Abd al-Rahman al-Khalidi, 29, and other dissidents who fled Saudi Arabia after criticising the monarchy, dread being flown back to their home country
Abd al-Rahman al-Khalidi, 29, and other dissidents who fled Saudi Arabia after criticising the monarchy, dread being flown back to their home country AFP

As he languishes in a cell in Bulgaria, Saudi dissident Abd al-Rahman al-Khalidi dreads one thing more than any other: being flown back to his home country.

"In the event of deportation, I will be subjected to torture and long imprisonment, as I have worked with the opposition for years," Khalidi, a failed asylum-seeker, told AFP by phone from a detention centre in Sofia.

For Khalidi, 29, and other dissidents who fled after criticising the Saudi monarchy, such fears assumed new urgency following the extradition last month of their compatriot Hassan al-Rabie, who had sought temporary refuge in Morocco.

Rabie, who comes from a family of prominent dissidents and stands accused of crimes including "collaboration with terrorists", has not been heard from since. Human rights groups warn he faces "serious rights abuses" on Saudi soil.

The case highlights the vulnerability of Saudi exiles amid a widening crackdown on dissent under Crown Prince Mohammed bin Salman, the oil-rich country's de facto ruler.

Critics accuse the 37-year-old of shrinking political space even as he pursues an ambitious reform agenda involving massive investments in sports and entertainment and the expansion of some rights for women.

People without political asylum or dual citizenship are "always at risk of deportation", said Taha al-Hajji, legal director of the European-Saudi Organisation for Human Rights.

Khalidi's activism predates King Salman's ascent to the throne in 2015 and the appointment of Prince Mohammed as heir two years later.

In 2011, he was active during rare demonstrations in eastern Saudi Arabia, where the Shiite minority is concentrated, following the Middle East's Arab Spring uprisings.

He fled to Turkey in 2013 and watched as the long arm of the Saudi state tracked down more prominent activists who were also abroad.

That group includes Loujain al-Hathloul, a women's rights campaigner who was arrested in the United Arab Emirates in March 2018 and forced back to Saudi Arabia, where she spent more than two years behind bars.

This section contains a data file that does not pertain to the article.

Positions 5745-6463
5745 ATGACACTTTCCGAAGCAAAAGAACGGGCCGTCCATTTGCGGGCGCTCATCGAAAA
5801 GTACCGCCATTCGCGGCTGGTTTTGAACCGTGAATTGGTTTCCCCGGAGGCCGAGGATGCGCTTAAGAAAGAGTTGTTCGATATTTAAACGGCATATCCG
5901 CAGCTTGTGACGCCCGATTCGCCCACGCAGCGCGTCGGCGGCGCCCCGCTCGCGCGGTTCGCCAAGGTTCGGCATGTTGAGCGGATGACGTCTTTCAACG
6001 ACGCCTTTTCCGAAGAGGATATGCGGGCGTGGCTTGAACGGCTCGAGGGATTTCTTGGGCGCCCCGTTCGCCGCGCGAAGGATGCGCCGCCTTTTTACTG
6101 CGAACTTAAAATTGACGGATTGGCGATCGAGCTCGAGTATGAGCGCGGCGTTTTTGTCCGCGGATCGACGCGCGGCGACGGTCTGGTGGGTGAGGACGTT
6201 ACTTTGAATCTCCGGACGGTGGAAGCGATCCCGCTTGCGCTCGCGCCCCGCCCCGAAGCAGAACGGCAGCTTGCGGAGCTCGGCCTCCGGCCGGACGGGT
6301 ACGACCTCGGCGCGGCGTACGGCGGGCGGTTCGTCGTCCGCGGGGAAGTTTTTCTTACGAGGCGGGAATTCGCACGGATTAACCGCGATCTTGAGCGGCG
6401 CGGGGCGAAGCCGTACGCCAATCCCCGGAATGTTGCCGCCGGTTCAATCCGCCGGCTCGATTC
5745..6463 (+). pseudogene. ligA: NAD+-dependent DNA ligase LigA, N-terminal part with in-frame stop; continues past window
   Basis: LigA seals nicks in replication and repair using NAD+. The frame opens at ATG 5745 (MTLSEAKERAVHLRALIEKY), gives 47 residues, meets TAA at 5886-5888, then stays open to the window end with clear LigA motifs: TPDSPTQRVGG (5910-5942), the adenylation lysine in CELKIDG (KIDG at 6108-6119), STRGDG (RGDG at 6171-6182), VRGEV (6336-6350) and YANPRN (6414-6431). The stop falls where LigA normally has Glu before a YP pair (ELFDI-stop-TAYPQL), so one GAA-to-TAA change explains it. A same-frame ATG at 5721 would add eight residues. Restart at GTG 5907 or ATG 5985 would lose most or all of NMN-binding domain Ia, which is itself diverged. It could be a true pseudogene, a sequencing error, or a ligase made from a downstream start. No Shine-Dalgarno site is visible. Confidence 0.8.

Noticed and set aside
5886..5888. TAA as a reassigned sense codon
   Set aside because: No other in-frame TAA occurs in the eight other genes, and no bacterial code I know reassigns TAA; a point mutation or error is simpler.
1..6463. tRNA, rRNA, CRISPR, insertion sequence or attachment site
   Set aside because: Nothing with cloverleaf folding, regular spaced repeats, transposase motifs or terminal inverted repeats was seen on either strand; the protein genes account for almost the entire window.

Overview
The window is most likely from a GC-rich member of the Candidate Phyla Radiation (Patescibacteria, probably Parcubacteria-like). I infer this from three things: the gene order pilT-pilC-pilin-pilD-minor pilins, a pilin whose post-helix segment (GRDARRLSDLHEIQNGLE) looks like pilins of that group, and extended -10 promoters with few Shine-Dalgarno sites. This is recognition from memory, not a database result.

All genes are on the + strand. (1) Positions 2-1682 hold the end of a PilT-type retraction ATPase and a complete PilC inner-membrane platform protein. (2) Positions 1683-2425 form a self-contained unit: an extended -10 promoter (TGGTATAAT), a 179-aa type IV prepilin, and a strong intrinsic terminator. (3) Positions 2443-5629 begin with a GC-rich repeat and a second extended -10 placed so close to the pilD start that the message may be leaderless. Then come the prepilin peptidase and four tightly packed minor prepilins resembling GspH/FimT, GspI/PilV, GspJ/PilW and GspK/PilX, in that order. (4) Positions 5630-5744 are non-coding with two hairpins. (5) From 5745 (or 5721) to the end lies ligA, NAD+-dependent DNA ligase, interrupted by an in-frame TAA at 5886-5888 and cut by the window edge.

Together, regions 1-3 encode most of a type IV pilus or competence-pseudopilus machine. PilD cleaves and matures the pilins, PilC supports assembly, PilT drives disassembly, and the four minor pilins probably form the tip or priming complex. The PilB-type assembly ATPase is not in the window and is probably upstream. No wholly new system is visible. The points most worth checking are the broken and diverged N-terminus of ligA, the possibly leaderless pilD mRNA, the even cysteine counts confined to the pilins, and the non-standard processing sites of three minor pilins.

In October 2018, Saudi agents killed and dismembered journalist and critic Jamal Khashoggi inside the kingdom's Istanbul consulate -- an operation US intelligence officials believe was "approved" by Prince Mohammed, despite Saudi denials.

Beyond these high-profile cases, notorious Saudi online surveillance operations -- which a US court found last year have included enlisting Saudi Twitter employees to unmask critics -- have also put exiles on edge.

So when Khalidi's passport expired in 2021, he sought protection in the European Union, fleeing on foot into Bulgaria.

His bid for asylum was unsuccessful, however, with authorities concluding in May that he had not adequately demonstrated he would face persecution back home, according to a Bulgarian lawyer who worked on the case and spoke on condition of anonymity.

A decision on Khalidi's possible extradition could come at any time.

Saudi authorities did not respond to questions from AFP about Khalidi's case and others like it.

There are no comprehensive figures for Saudi dissidents living abroad, but activists and lawyers said popular destinations included the United States, Britain, Germany and Canada.

In the European Union, the number of Saudi asylum seekers has increased dramatically during King Salman's reign.

The bloc recorded 15 Saudi asylum seekers in 2013 and 40 in 2014, jumping to 130 in both 2017 and 2022, according to figures provided by the European Union Agency for Asylum.

Even those who obtain asylum say their fear never fully goes away.

Abdul Hakim al-Dakhil, a Saudi dissident who was arrested in 2010 after calling online for political reform, fled the kingdom in 2017, eventually ending up in France, where he was granted asylum in 2020.

"Before that, I was afraid that I would be deported, as I would be tried on fabricated charges, and I would never see the sun again," he told AFP.

He remains worried for his safety.

"I prefer being in public places, and I am still afraid to go to certain places on my own," Dakhil said.

Several Saudi dissidents and activists residing abroad told AFP they refuse to transit through Arab countries to avoid being extradited, as happened to Rabie.

"No one dares to pass" through the region, said Adel al-Saeed, vice-president of the European-Saudi Organisation for Human Rights.

Saudi activists consistently turn down invitations to human rights conferences in countries such as Lebanon and Tunisia for this reason, he added.

Lina al-Hathloul, Loujain's sister and head of monitoring for the London-based rights group ALQST, told AFP that asylum or dual nationality can offer a "layer of protection" for dissidents, but that there are limits.

"Taking into account the influence of Saudi Arabia on some countries," she said, "it is not a guaranteed protection".